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PostPosted: 20 Jul 2016 16:58 
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Joined: 26 Feb 2013 10:59
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Dr. Sridhar B. writes:

This 3.5yr old male child was referred from alangulam.
He presented with c/o fever,vomiting, altered sensorium and seizures -1 day duration.

Suspected as meningoencephalitis.No H/o significant past illness.

At the time of presentation child was semicomatose,dehydrated and was in shock.In GPE, he was very much hyperpigmented.His tongue was also hyperpigmented.

Based on the clinical picture, we suspected Addison Disease.

Blood sugar was checked which was 36mgm/dl.IV cannula was put and blood samples were collected for investigations.10%dextrose boluses were given to correct hypoglycemia.Fluid resuscitation was done with normal saline.In view of Addison Disease, bolus of hydrocortisone was given.

With above measures child had remarkable improvement within six hours.meanwhile his electrolytes reports were Na-120,k-5.6,cl-90. After stabilisation, Endocrinologist opinion was sought. Child's ACTH was remarkably elevated. So his Addison Disease -primary hypoadrenalism was confirmed.

He was put on oral hydrocortisone and fludrocortisone. At present child is doing very well and he is regularly coming for the follow-up.what we insist to the parents were -life long steroid replacement therapy, early attention to fluid losses.This case is being presented here for its classic presentation. High index of suspicion is necessary for the diagnosis.

19/7/2016] Sridhar B. Dr: This is the case history,symptoms and management discussion by our Rajapalayam IMA member DR JEYARAMAN PAEDIATRICIAN. ,,,, pres.IMA Rajapalayam-Dr kothandaraman

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PostPosted: 30 Jul 2016 01:48 
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Joined: 24 Mar 2013 02:28
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Addison's disease (primary adrenal insufficiency) is caused by destruction of the adrenal cortex.

This results in reduced production of glucocorticoids (such as cortisol), mineralocorticoids (such as aldosterone), and adrenal androgens (such as dehydroepiandrosterone)

.Adrenal insufficiency may also be caused by long-term administration of corticosteroids or disorders of the hypothalamus or pituitary gland, but this is not Addison's disease.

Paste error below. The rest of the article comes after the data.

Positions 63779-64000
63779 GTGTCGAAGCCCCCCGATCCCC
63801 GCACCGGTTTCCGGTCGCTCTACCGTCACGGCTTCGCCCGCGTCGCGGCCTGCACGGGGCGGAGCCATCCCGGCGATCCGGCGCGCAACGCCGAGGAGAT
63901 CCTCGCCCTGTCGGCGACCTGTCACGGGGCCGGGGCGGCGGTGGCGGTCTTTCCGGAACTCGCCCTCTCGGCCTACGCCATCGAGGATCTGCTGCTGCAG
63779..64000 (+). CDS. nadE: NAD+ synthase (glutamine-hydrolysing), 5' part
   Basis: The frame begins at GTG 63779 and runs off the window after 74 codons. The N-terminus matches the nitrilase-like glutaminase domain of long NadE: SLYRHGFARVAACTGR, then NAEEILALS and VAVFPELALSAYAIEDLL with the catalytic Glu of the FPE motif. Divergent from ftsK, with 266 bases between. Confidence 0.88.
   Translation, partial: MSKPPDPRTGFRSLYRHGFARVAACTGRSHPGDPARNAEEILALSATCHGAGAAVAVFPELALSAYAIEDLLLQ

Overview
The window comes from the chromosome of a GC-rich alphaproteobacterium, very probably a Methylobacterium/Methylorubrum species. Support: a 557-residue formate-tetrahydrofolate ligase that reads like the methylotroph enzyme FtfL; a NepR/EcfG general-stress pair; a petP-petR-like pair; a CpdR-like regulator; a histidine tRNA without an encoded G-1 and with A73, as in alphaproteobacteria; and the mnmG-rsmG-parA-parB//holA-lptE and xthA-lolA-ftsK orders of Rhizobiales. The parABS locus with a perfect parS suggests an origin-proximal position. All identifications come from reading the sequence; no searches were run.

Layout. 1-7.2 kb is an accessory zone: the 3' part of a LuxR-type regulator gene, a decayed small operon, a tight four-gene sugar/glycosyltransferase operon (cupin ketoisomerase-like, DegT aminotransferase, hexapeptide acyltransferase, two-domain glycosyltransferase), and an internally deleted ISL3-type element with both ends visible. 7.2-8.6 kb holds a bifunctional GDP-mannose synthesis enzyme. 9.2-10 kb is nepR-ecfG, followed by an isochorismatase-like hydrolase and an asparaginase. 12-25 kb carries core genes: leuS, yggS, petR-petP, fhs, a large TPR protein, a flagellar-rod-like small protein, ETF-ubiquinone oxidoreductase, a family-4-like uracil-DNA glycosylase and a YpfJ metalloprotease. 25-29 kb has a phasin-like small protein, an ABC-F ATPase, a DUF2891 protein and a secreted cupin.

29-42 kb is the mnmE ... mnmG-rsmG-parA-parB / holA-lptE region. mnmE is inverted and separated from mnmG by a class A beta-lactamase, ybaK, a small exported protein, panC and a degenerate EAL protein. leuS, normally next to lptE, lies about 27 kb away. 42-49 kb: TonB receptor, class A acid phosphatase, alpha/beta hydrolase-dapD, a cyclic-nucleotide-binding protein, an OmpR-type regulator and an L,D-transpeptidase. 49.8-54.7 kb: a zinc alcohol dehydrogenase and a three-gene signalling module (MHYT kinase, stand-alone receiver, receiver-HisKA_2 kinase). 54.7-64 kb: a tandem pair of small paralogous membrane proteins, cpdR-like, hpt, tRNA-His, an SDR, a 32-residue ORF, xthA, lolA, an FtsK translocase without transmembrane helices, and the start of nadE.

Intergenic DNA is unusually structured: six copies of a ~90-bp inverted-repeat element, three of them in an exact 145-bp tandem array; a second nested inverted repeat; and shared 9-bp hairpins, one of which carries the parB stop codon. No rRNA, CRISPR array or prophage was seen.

In the developed world, Addison's disease is most commonly caused by autoimmune disease. Worldwide, tuberculosis is the most common cause of Addison's disease.Addison's disease is rare.

Diagnosis of Addison's disease is often delayed because symptoms are non-specific, common, and overlap with many other conditions

.A person with Addison's disease may present with a sudden crisis precipitated by intercurrent infection or stress. Features include hypotension, hypovolaemic shock, acute abdominal pain, low-grade fever, and vomiting.

Addison's disease should also be considered in a person with persistent, non-specific symptoms, such as: fatigue; hyper pigmentation; gastrointestinal symptoms; cravings for salt, soy sauce, or liquorice; musculoskeletal symptoms; or postural dizziness due to hypotension.

The possibility of Addison's disease should also be considered in people with:

hypothyroidism whose symptoms worsen when thyroxine is started; type 1 diabetes mellitus with recurrent unexplained hypoglycaemic episodes; other autoimmune diseases; or low sodium and high potassium levels on blood biochemistry.

In adults,

if adrenal insufficiency is suspected on the basis of clinical features, a serum cortisol level and urea and electrolytes should be requested. As a general guide:If the serum cortisol level is less than 100 nanomol/L, the person should be admitted to hospital. Adrenal insufficiency is highly likely.

If the serum cortisol level is 100-500 nanomol/L, the person should be referred to an endocrinologist for further investigations.If the serum cortisol level is more than 400 nanomol/L, the diagnosis of Addison's disease is unlikely.

If the person is acutely unwell or hypotensive, the person should be admitted to hospital.
Serum cortisol values are not reliable in this situation, as they increase during illness

.In children, investigations should be urgently carried out in secondary care if adrenal insufficiency is suspected. Admission to hospital may be required depending on the clinical picture and clinical judgement.

The diagnosis of Addison's disease is usually confirmed in secondary care. An adrenocorticotrophic hormone stimulation (Synacthen®) test should be done.

Treatment for Addison's disease is usually initiated and adjusted by a specialist endocrinologist, but repeat prescriptions may be provided in primary care under a shared care arrangement.

Hydrocortisone is usually used for glucocorticoid replacement, but longer-acting glucocorticoids, such as prednisolone and dexamethasone, are sometimes used to avoid the peaks and troughs which may occur with hydrocortisone.
Fludrocortisone is usually used for mineralocorticoid replacement.Dehydroepiandrosterone (unlicensed) may be prescribed by some specialists for androgen replacement.

It is important for people with Addison's disease to increase their corticosteroid cover if they are under physical stress, such as illness.If an adrenal crisis is suspected, emergency admission to hospital should be arranged.Hydrocortisone intramuscularly or intravenously should be administered before transfer to hospital.Emergency administration of fludrocortisone is not required.

G Mohan.

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